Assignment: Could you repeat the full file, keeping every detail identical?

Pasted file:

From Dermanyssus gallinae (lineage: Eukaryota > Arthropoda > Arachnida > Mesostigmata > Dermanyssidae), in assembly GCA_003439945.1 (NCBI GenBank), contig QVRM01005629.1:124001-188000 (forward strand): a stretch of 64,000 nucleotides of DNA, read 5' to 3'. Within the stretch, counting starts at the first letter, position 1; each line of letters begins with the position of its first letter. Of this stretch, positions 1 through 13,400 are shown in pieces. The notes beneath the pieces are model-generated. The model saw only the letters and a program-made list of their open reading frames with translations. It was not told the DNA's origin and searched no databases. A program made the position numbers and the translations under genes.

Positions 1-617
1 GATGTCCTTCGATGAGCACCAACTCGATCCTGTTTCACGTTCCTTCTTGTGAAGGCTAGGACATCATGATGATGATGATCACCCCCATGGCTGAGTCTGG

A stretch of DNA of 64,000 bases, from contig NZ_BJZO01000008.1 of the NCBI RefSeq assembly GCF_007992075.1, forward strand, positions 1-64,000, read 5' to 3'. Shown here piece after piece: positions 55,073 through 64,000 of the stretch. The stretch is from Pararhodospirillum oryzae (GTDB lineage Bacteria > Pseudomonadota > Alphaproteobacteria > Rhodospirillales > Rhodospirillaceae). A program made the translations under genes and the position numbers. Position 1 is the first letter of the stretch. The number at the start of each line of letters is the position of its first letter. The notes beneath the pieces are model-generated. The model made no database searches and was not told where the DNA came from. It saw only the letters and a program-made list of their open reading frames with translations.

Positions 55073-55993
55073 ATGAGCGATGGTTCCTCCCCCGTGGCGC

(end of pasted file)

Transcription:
From Dermanyssus gallinae (lineage: Eukaryota > Arthropoda > Arachnida > Mesostigmata > Dermanyssidae), in assembly GCA_003439945.1 (NCBI GenBank), contig QVRM01005629.1:124001-188000 (forward strand): a stretch of 64,000 nucleotides of DNA, read 5' to 3'. Within the stretch, counting starts at the first letter, position 1; each line of letters begins with the position of its first letter. Of this stretch, positions 1 through 13,400 are shown in pieces. The notes beneath the pieces are model-generated. The model saw only the letters and a program-made list of their open reading frames with translations. It was not told the DNA's origin and searched no databases. A program made the position numbers and the translations under genes.

Positions 1-617
1 GATGTCCTTCGATGAGCACCAACTCGATCCTGTTTCACGTTCCTTCTTGTGAAGGCTAGGACATCATGATGATGATGATCACCCCCATGGCTGAGTCTGG

A stretch of DNA of 64,000 bases, from contig NZ_BJZO01000008.1 of the NCBI RefSeq assembly GCF_007992075.1, forward strand, positions 1-64,000, read 5' to 3'. Shown here piece after piece: positions 55,073 through 64,000 of the stretch. The stretch is from Pararhodospirillum oryzae (GTDB lineage Bacteria > Pseudomonadota > Alphaproteobacteria > Rhodospirillales > Rhodospirillaceae). A program made the translations under genes and the position numbers. Position 1 is the first letter of the stretch. The number at the start of each line of letters is the position of its first letter. The notes beneath the pieces are model-generated. The model made no database searches and was not told where the DNA came from. It saw only the letters and a program-made list of their open reading frames with translations.

Positions 55073-55993
55073 ATGAGCGATGGTTCCTCCCCCGTGGCGC